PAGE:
Red Flags: Physicians Exempt from Rules Under New Law

December 8, 2010

Congress yesterday passed legislation exempting physicians' practices from abiding by so-called Red Flags Rules aimed at preventing consumer identity theft.

Well, it's beginning to feel a lot like Christmas. Because in Washington, the politicians and bureaucrats just keep on giving.

First, we learned that the big Medicare rate cut set to hit physicians' practices on Dec. 1 was delayed for a month while Congress hammered out a longer postponement. Yesterday, we learned that the longer delay -- all the way through the end of next year -- is at hand, though the sides had not yet agreed formally. We've also learned a of Medicare's plans to begin covering a new annual wellness exam and to bump primary-care physicians' pay 10 percent next year.

And now we learn that the dreaded Red Flags Rule, which requires lenders to develop plans to ensure that consumers' financial information is kept secure, will not apply to physicians, after all, thanks to legislation passed yesterday in Congress.

We've been writing about the Red Flags Rule for at least a year and a half now. The rule, separate from HIPAA patient-privacy rules (to which you are absolutely still beholden, of course), required creditors to demonstrate a protocol "for detecting identity theft red flags, preventing and responding to identity theft, and for keeping their program up to date." Under the Federal Trade Commission's interpretation, physicians had been considered creditors if they bill patients for fees not collected at the time of service -- which is to say, everyone except maybe a cash-only walk-in clinic.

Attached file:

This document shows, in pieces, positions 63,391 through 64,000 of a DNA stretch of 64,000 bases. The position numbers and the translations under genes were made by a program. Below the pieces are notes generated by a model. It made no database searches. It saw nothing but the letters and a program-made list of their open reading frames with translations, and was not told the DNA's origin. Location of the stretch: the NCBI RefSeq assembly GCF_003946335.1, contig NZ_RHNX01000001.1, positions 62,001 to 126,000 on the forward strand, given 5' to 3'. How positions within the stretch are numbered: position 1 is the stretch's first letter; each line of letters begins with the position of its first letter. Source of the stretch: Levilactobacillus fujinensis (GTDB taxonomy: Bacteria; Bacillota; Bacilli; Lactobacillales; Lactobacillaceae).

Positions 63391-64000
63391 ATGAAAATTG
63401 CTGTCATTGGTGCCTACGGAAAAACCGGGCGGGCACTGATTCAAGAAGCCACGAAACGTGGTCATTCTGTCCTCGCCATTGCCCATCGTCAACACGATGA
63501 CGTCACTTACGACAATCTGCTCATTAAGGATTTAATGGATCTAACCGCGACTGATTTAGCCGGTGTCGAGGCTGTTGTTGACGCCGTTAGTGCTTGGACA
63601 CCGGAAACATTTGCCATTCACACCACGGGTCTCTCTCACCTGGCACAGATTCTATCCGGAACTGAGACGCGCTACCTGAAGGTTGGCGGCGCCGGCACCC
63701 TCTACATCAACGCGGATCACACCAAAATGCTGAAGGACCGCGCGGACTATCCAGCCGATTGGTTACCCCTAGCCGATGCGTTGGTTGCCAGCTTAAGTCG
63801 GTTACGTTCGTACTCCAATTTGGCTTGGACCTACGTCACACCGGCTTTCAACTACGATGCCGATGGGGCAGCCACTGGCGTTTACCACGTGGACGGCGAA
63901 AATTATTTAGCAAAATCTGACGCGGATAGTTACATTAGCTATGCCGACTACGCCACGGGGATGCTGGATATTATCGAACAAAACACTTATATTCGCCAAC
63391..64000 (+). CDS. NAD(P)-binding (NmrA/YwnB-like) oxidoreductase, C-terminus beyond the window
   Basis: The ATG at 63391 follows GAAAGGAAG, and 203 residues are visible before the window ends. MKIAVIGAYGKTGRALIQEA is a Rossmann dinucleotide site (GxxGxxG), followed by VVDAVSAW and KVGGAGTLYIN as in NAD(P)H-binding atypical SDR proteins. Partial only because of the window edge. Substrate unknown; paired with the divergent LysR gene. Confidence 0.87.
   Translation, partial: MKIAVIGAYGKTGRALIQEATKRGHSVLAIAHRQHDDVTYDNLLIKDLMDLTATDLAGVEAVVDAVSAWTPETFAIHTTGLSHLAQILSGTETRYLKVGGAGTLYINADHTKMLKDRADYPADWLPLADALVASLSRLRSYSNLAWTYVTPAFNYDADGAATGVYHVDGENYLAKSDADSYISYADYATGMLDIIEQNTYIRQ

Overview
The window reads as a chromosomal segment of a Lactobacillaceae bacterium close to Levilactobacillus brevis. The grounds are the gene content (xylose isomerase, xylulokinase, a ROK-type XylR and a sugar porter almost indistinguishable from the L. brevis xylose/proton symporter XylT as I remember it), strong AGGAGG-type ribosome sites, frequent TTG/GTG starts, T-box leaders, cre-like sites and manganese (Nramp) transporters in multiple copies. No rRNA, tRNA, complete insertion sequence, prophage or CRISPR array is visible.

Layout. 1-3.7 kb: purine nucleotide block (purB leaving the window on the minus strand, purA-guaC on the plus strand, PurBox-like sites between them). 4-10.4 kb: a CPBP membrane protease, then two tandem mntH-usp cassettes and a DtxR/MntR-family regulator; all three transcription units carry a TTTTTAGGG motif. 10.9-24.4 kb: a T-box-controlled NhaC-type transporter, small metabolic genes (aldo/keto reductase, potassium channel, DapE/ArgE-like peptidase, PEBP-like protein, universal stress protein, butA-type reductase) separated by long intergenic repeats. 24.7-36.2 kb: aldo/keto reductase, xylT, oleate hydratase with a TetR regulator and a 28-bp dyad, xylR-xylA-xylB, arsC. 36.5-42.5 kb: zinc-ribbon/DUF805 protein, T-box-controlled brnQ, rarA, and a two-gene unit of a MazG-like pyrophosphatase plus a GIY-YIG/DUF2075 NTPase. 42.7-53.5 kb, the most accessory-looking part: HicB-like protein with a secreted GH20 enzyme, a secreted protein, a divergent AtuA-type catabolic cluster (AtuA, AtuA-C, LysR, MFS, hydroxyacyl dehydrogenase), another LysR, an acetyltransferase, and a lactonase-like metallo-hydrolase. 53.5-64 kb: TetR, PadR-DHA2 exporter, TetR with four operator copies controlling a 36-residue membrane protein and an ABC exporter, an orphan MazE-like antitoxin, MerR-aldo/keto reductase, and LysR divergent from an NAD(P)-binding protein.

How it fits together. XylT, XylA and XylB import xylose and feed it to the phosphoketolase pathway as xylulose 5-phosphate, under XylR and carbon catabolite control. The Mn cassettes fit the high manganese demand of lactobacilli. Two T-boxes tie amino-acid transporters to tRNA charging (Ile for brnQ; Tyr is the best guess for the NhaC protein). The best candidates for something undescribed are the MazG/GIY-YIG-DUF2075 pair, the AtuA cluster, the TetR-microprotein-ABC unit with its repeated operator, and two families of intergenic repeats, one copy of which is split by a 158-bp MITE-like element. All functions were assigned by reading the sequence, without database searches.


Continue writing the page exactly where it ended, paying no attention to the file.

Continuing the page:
Now, I still think that having a protocol for preventing identity theft and checking for so-called financial red flags is a good idea. Check out the article linked above by Sara Michael. She suggests things like checking every patient's ID, separating clinical from financial information, and looking out for "suspicious activity." Surely you can do those things.

The Red Flags Rule was (and still is, for those covered by it) about protecting consumers from identity theft. Under the new law, you needn't do anything formal to prove to the government you're complying. And that's great news. But your patients are giving you their credit cards, their bank account information, etc., and you still ought to do what you reasonably can to look out for them.